Dinosaurs Were Not Just Land Dwellers; They Could Swim As Well!
For a long time, paleontologists believed that dinosaurs were just land dwellers. They were of this view because they had not discovered fossil remains which would have made them think otherwise. But now, it is becoming sure that swimming dinosaurs possibly existed as well. Paleontologists have been trying to form a model of Spinosaurus for more than a decade. Most of them agreed that this dinosaur had different anatomy than land-dwelling dinosaurs, but they were not sure whether Spinosaurus was capable of swimming or not. But when fossil bones from Spinosaurus’ tail were discovered in south-east Morocco, paleontologists had to rethink about this massive meat-eater dinosaur’s capabilities.
Before we delve into the details of the fossil discovered, let’s first talk about Spinosaurus’description. The first fossil of this dinosaur was found in Egypt around 1910. We all hear so much about Tyrannosaurus Rex being the biggest dinosaur ever. This is not true as Spinosaurus was bigger and perhaps the largest meat-eating dinosaur ever on planet Earth. These dinosaurs lived around 100 years ago in the Cretaceous period in North Africa.
Spinosaurus has been a tricky dinosaur to understand. Its built was quite different from other dinosaurs, for example, its distinctive spines that grew to 5 feet long, its 49 feet length, and of course, its staggering weight of 7 to 20 tons. All these features and the destruction of crucial fossils during World War 2 made it difficult for paleontologists to reconstruct Spinosaurus confidently.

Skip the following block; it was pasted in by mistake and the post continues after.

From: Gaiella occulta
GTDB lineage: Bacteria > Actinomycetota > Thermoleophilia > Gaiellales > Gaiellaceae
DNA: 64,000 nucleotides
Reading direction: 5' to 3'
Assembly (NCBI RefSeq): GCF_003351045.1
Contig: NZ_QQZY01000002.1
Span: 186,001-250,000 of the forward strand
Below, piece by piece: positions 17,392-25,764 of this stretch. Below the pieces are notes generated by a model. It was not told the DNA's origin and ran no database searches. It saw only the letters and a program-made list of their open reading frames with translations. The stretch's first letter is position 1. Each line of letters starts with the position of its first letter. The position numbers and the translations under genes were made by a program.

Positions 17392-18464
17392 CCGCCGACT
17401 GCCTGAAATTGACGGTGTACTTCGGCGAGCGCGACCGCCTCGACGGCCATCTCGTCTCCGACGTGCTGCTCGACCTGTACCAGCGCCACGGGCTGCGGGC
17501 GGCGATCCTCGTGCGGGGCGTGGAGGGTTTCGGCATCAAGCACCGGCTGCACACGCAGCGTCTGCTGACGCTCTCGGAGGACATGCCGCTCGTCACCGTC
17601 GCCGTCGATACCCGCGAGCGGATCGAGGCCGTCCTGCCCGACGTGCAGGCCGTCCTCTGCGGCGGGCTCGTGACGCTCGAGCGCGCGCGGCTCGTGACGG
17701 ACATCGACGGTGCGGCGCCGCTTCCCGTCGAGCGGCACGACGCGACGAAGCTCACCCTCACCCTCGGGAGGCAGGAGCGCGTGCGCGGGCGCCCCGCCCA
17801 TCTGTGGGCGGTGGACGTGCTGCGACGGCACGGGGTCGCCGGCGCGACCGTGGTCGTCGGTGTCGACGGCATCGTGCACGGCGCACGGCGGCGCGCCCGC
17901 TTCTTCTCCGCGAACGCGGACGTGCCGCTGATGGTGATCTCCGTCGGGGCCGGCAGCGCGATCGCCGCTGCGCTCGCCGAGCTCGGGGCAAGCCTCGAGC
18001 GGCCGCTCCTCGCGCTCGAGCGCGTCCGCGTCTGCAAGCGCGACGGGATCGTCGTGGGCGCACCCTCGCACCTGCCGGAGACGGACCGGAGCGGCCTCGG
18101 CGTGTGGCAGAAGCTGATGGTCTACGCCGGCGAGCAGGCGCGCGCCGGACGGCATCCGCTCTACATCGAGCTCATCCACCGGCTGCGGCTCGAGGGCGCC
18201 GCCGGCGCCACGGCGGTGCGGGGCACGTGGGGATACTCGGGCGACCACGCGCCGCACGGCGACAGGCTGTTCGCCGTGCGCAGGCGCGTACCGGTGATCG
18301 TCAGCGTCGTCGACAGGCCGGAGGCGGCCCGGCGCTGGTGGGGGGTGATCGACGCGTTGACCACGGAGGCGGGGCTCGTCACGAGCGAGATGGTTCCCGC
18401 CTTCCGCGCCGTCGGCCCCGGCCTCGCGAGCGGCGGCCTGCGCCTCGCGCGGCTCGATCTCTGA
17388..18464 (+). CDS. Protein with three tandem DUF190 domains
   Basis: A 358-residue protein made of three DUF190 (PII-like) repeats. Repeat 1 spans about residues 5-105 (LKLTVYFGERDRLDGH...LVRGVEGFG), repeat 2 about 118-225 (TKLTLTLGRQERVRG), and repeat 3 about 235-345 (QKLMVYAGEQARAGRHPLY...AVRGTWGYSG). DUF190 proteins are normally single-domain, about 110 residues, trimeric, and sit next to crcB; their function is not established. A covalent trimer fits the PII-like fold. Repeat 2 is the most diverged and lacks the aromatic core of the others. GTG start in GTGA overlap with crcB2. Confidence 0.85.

After discovering fossil bones from its tail, paleontologists have found that Spinosaurus’ tail was quite flexible and had a propulsive structure. The tail’s surface area was pretty large too due to a series of tall neural spines. These distinct features of Spinosaurus’ tail show that they engaged in tail-propelled locomotion, something that no other dinosaur was capable of doing.
Scientists became certain that Spinosaurus terrorized river and river banks when they joined a plastic model of the tail with a robotic swimming device in a lab and found that the tail could move sideways (laterally). A crocodile tail uses the same movement to develop thrust and power it through the water. Spinosaurus definitely pursued its prey in the water column in a similar fashion.
This discovery has forced paleontologists to come out of their old view that non-bird dinosaurs were totally land-dwellers. If not fully aquatic, Spinosaurus may have been as aquatic as Nile crocodiles. For example, its toe bones and claws were flat-bottomed; dense bone provided reasonable buoyancy control; nostrils were pretty high on the skull and far back from the tip; the newly-discovered tail was flexible and could move laterally. All these features are enough to call Spinosaurus a river monster.
If interested, you can buy Spinosaurus tooth for sale from Buried Treasure Fossils. You can also buy its bones and claws from us.